Dorsiflexion Capacity Affects Achilles Tendon Loading during Drop Landings
John W. Whitting, Julie R. Steele, Deirdre E. Mcghee, and Bridget J. Munro. Medicine and Science in Sports and Exercise. 2011; 43(4): 706-713
During dynamic activities, the ability to absorb and dissipate force is critical to preventing injuries. During highly demanding movements, such as jumping and landing in sports activity, large forces are created in the plantarflexors and transmitted through the Achilles tendon. It has been suggested that athletes with reduced ankle range of motion may be at higher risk for ACL injury because these individuals are not able to sufficiently flex the knee during landings (see previous post on this topic: Improving ankle range of motion may be a key factor in reducing ACL injuries). In addition to the potential risk for knee injury, athletes with reduced dorsiflexion range of motion and plantarflexor tightness may also develop greater forces in the Achilles tendon, putting them at greater risk for tendon rupture or other ankle injury. To examine this relationship, the authors evaluated joint kinematics, kinetics, and shank EMG from a group of individuals with varying degree of dorsiflexion ROM.
The dorsiflexion ROM from 48 physically-active men was measured using a standing lunge test. The subjects were then ranked according to ROM and the middle 15 subjects were removed, leaving two distinct groups – a high ROM group and a low ROM group. EMG was recorded from the Tibialis Anterior, Soleus, Medial Gastrocnemius and Lateral Gastrocnemius. Three dimensional joint kinematics and kinetics, as well as ground reaction force, were recorded during a drop jump of 2 different velocities (2.25 and 3.21 ms-1). The authors found that there was no difference in EMG onset and offset between groups, although the onset of some muscles occurred earlier at the higher velocity drop jump. For the majority of the kinematic and kinetic variables at the ankle, there was no difference between groups. However, the lower ROM group demonstrated a significantly greater amount of eversion during the activity. Also, as may be expected, the individuals in the lower ROM group used a greater percentage of their available ROM.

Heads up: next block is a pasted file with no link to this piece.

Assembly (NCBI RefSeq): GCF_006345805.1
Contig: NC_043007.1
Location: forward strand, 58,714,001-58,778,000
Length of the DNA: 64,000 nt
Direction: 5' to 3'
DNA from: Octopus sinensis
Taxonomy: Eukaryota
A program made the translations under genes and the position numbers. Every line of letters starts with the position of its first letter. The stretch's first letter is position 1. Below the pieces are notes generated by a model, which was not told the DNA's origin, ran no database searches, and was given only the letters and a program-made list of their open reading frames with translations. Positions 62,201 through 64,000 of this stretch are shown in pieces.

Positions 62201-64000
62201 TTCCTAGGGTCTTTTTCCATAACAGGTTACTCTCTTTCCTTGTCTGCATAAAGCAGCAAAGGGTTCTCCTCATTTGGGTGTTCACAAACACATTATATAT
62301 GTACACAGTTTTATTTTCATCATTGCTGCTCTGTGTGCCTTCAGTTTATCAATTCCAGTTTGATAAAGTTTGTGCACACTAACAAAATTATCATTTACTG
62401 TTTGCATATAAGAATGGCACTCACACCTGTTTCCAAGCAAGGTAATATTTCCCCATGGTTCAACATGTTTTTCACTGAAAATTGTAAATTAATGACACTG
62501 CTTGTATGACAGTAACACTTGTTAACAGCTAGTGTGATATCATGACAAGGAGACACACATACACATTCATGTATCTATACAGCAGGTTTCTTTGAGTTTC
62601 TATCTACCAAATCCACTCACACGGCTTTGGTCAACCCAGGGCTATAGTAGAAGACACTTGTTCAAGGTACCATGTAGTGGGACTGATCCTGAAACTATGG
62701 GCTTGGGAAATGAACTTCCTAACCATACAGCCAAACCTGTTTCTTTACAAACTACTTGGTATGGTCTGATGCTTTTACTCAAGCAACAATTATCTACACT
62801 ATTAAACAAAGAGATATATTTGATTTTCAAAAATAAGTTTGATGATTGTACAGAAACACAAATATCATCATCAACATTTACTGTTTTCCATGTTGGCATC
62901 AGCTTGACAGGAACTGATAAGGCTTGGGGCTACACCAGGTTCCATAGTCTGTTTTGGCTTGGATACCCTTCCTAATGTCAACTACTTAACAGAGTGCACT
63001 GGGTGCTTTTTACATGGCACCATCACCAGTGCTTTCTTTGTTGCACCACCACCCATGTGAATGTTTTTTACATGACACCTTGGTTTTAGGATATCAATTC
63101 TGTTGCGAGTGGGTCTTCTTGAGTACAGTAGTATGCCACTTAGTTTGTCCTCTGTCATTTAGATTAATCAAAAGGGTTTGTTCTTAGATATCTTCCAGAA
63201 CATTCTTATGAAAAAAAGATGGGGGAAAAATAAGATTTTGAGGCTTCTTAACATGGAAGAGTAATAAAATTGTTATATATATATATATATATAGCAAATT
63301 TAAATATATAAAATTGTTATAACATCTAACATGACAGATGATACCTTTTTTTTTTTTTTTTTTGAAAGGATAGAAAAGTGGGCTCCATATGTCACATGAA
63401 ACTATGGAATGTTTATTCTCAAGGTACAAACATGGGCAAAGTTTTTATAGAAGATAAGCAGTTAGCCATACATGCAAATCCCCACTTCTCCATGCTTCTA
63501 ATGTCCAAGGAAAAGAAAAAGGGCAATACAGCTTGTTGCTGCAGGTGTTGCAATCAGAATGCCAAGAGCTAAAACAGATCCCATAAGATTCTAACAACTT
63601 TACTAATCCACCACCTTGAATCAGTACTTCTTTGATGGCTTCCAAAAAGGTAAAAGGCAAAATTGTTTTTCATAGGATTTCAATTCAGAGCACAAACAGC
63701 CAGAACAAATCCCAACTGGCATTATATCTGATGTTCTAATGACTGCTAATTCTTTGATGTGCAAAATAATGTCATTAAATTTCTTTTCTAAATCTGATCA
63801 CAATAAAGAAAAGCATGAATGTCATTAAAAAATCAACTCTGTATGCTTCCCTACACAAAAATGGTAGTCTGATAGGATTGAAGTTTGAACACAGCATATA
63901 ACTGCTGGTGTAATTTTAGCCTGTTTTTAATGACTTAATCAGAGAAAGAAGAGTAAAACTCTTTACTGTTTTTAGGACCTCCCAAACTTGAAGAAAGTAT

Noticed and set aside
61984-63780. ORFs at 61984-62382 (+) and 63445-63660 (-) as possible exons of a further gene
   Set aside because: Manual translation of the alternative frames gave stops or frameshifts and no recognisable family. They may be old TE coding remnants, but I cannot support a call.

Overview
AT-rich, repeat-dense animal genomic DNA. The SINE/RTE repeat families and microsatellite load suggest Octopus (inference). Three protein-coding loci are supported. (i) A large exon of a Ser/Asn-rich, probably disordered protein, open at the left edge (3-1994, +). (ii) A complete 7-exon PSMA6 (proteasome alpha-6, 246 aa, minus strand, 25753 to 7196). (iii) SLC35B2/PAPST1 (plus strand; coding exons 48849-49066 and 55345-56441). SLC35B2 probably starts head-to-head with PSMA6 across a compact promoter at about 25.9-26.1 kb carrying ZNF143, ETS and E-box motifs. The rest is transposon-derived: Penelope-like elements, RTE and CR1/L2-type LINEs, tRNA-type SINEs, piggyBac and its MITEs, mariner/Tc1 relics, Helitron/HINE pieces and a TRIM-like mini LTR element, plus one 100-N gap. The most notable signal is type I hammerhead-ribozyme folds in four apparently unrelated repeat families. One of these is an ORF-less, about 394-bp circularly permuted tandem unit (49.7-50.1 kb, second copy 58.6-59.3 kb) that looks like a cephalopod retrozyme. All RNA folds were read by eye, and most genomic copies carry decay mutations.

Contradictory to the article title, there was no direct measure of tendon loading and calculated Achilles tendon force was not different between groups. However, several important conclusions can be drawn from the results of this study. It is generally believed that performing activities at the extreme ends of an individual’s motion may predispose them to injury. Although there was no difference in the absolute magnitude in ROM between these two groups, there was a difference in the percentage of total motion, with the individuals with lower ROM using a greater percentage. It would be interesting to prospectively follow a group of individuals with low ROM to determine if these individuals have greater proclivity for ankle injury. Additionally, the individuals in the lower ROM group had significantly greater eversion during the activity. This may be a compensatory motion to absorb the large forces that cannot be sufficiently dissipated at the ankle joint during demanding activities. It is possible that this could predispose these individuals for injury.  Future research, including prospective clinical studies, is needed to determine the clinical impact of the preliminary findings discussed in this article.
Written by Joseph Zeni, Jr
Reviewed by Jeffrey Driban